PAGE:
The Bohemian Shepherd is a courageous, friendly, gentle working dog who is devoted to Its master and has confidence in it. This breed has a stable and calm character and is an excellent companion dog for the whole family and especially children.
Other names: Bohemian Shepherd, Chodsky Pes
History of the breed
The deep origins of the Bohemian Shepherd go back to the 14th century, at the time of the Chodové, people living in the south of Bohemia (historical region currently in the Czech Republic). It was then used for the guard of their territory and their flocks. Until the beginning of the 20th century, this breed practically did not exist outside the country. The Bohemian Shepherd as we know it today comes from a more recent breeding.
It was recognized as a national breed by the Czech Cynological Union on January 14, 1984. The Club of Friends of the Dog of Chod (Klub Pratel Chodského Psa) was created on November 27, 1991. The Book of Origins currently lists more than 2100 dogs belonging to this breed, which has not yet been recognized by the Fédération Cynologique Internationale. A request in this regard was filed in July 2011.
The Bohemian Shepherd is a medium-sized dog that is both robust and elegant. Its compact and well-proportioned body is harmoniously constructed. Too low, regular, and clear rhythm, light, and lengthened strides characterize the natural gait of the Bohemian Shepherd and accentuate its elegance.
- Its coat: long, dense, and associated with an undercoat. The set provides good protection against cold and bad weather. Swollen on the chest and neck, but flat on the rest of the body.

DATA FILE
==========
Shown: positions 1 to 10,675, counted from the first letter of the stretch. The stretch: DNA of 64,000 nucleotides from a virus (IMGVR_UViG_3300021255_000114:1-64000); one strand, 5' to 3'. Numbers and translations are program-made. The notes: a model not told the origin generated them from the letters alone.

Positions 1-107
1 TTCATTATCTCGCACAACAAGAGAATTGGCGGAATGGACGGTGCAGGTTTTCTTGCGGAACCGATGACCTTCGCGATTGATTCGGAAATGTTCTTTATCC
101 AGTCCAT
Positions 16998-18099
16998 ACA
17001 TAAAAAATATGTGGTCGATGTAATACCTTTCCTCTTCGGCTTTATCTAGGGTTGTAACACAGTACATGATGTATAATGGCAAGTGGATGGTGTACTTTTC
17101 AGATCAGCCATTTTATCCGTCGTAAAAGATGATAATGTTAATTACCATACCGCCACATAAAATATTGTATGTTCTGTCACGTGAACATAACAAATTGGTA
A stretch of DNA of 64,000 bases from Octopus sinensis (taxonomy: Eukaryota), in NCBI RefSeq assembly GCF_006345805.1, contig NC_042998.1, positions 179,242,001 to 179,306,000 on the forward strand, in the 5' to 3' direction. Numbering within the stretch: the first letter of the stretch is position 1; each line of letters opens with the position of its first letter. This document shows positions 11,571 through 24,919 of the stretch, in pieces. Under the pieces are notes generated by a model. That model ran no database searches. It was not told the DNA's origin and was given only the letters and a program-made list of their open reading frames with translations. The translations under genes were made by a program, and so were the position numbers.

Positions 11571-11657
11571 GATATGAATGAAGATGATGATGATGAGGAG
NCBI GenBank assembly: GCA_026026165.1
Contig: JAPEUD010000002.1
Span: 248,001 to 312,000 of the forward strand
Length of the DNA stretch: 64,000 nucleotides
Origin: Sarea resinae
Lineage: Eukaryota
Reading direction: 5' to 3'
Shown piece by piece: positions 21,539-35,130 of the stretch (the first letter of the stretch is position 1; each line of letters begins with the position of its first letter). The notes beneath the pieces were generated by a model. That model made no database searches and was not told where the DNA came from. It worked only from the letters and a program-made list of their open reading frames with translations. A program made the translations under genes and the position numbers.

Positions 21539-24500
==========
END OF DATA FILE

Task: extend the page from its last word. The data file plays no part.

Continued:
- Its color: black, with tan markings in particular on the legs.
- Its head: wedge-shaped and moderately long. The nose is black, the stop not very pronounced.
- Its ears: medium in size, triangular in shape, set on high and well erect.
- Its eyes: light to dark brown, almond-shaped, and oblique.
- Its body: slightly longer than high, with the line of the back naturally horizontal.
- Its tail: carried drooping, describing a slight curve.
Behavior With Others
The Bohemian Shepherd is a courageous, vigilantaw, naturally protective, and very obedient working dog. Wary of strangers, Its very attached to Its master and Its family, especially the children with whom It also asserts Its playful side. Balanced, never aggressive for nothing, the Bohemian Shepherd Dog is an excellent guard and companion dog. But It also excels in many other areas: agility, obedience, rescue, trekking, among others.
Attentive, docile, devoted, and intelligent, It’s known to be easy to educate. It just requires learning based on firmness and a positive approach. It’s also to be socialized as early as possible, like any other dog.
The Bohemian Shepherd is the ideal dog for the whole family, which It accompanies and protects with all Its affection, and Its instinct as a guardian. In return, It expects attention , gentleness, and availability from Its masters. It will prefer living in a house with a fenced garden to living in an apartment. It adapts perfectly to an urban environment as long as it can sufficiently exert itself.
Health & Maintenance
The Bohemian Shepherd is a rustic, healthy, and resistant dog. Its double and dense coat effectively protects it against cold, humidity, and heat. There is no particular problem with the female when giving birth. On the other hand, it is one of the breeds likely to present with hip dysplasia . Radiographs of the sire’s hips have been required by the breed club since 1997.
The Bohemian Shepherd remains subject to 2 moults per year , with significant hair loss during the second. The rest of the year, the losses are much less marked. Regular maintenance removes dead hair and keeps the dog clean while maintaining the protective capabilities of its coat.
It is a naturally active and hard-working dog. It needs to be constantly stimulated, both physically and psychically. Besides long daily walks, It needs a lot of exercise. It will always be enthusiastic when performing them.
It is recommended to brush the dog twice a week outside the moulting periods and every day during the moult. After each outing in the countryside, in the forest or any environment it’s likely to leave debris, a systematic inspection of the coat, legs and ears must be carried out.